The book examines how the structure of schools might be changed so that students in their formative years are able to learn in a manner which facilitates their creativity in preparation for the highly complex world they are about to enter. In this regard, it focuses on such key issues as the process of actually learning how to learn; the sort of changing relationship between teacher and student which needs to occur if students are to learn more creatively; the development of a new set of skills, particularly that of students developing their own learning progressions in approaching various subject matters; and a greater connection between students and the world of professional expertise. The world is changing, and so too must the way our students are being educated.
“Much of the death of our national imagination can be traced to years of routine classroom procedures. Think of this book as a shovel to help dig us out of the grave for creativity our classrooms have become.”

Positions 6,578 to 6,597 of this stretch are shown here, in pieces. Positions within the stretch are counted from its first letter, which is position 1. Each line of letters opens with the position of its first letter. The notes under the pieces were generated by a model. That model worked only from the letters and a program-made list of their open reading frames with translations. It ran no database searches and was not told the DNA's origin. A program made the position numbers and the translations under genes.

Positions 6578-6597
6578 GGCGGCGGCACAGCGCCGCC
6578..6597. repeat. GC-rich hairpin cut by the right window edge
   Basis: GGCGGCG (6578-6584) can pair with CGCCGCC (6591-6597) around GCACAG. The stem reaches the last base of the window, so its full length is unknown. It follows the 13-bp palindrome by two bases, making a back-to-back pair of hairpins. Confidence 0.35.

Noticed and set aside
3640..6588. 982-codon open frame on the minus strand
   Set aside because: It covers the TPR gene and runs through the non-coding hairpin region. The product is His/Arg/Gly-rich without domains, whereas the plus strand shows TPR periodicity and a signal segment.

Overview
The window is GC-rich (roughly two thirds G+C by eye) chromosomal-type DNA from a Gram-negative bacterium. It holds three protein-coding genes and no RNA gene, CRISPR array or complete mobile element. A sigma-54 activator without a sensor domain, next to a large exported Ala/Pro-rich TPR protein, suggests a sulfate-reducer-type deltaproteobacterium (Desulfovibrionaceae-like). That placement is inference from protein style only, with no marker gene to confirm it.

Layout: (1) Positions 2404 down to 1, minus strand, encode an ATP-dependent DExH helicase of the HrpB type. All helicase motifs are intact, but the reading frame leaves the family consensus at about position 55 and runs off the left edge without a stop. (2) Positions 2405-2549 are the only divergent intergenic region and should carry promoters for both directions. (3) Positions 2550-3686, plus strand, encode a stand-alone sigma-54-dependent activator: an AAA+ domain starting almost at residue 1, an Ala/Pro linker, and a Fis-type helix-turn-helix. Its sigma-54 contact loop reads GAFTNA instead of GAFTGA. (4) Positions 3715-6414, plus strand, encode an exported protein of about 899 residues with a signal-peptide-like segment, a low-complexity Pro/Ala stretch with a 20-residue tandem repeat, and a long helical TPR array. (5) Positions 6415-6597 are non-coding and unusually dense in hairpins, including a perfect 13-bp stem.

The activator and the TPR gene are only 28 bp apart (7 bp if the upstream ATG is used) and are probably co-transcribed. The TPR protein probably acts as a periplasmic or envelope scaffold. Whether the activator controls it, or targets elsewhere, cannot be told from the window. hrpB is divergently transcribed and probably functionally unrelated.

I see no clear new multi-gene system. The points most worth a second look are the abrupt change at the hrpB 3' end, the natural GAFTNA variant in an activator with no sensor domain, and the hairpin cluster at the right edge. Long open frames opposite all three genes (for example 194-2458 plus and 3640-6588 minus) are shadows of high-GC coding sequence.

– John Taylor Gatto, author of Weapons of Mass Instruction
“Lyn Lesch guides us through important perspectives and examples to remind us that if we are to cultivate innovative, enterprising citizens for the future, we must foster opportunities for them to be creative in their current educational contexts.”
– Greta Nagel, author of The Tao of Teaching
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